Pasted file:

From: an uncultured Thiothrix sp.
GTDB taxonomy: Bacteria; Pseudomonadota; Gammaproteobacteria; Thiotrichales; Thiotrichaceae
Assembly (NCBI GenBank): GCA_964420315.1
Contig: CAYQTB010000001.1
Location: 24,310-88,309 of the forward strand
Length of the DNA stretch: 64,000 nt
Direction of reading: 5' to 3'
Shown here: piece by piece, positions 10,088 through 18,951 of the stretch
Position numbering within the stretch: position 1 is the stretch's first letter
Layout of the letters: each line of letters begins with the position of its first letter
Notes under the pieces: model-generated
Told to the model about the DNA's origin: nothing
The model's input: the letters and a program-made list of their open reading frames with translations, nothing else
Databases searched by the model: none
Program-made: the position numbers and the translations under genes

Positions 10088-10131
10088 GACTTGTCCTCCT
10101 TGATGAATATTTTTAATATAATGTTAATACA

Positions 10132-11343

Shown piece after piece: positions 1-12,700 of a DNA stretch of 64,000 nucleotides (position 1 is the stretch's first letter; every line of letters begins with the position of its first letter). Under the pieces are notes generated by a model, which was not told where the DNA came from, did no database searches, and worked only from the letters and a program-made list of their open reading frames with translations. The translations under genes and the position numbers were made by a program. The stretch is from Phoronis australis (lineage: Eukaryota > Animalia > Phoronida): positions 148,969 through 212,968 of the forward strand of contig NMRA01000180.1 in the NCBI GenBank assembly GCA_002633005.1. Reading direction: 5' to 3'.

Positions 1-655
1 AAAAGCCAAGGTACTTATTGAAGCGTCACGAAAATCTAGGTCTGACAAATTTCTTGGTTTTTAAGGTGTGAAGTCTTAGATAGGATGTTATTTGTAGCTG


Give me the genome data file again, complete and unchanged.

From: an uncultured Thiothrix sp.
GTDB taxonomy: Bacteria; Pseudomonadota; Gammaproteobacteria; Thiotrichales; Thiotrichaceae
Assembly (NCBI GenBank): GCA_964420315.1
Contig: CAYQTB010000001.1
Location: 24,310-88,309 of the forward strand
Length of the DNA stretch: 64,000 nt
Direction of reading: 5' to 3'
Shown here: piece by piece, positions 10,088 through 18,951 of the stretch
Position numbering within the stretch: position 1 is the stretch's first letter
Layout of the letters: each line of letters begins with the position of its first letter
Notes under the pieces: model-generated
Told to the model about the DNA's origin: nothing
The model's input: the letters and a program-made list of their open reading frames with translations, nothing else
Databases searched by the model: none
Program-made: the position numbers and the translations under genes

Positions 10088-10131
10088 GACTTGTCCTCCT
10101 TGATGAATATTTTTAATATAATGTTAATACA

Positions 10132-11343

Shown piece after piece: positions 1-12,700 of a DNA stretch of 64,000 nucleotides (position 1 is the stretch's first letter; every line of letters begins with the position of its first letter). Under the pieces are notes generated by a model, which was not told where the DNA came from, did no database searches, and worked only from the letters and a program-made list of their open reading frames with translations. The translations under genes and the position numbers were made by a program. The stretch is from Phoronis australis (lineage: Eukaryota > Animalia > Phoronida): positions 148,969 through 212,968 of the forward strand of contig NMRA01000180.1 in the NCBI GenBank assembly GCA_002633005.1. Reading direction: 5' to 3'.

Positions 1-655
1 AAAAGCCAAGGTACTTATTGAAGCGTCACGAAAATCTAGGTCTGACAAATTTCTTGGTTTTTAAGGTGTGAAGTCTTAGATAGGATGTTATTTGTAGCTG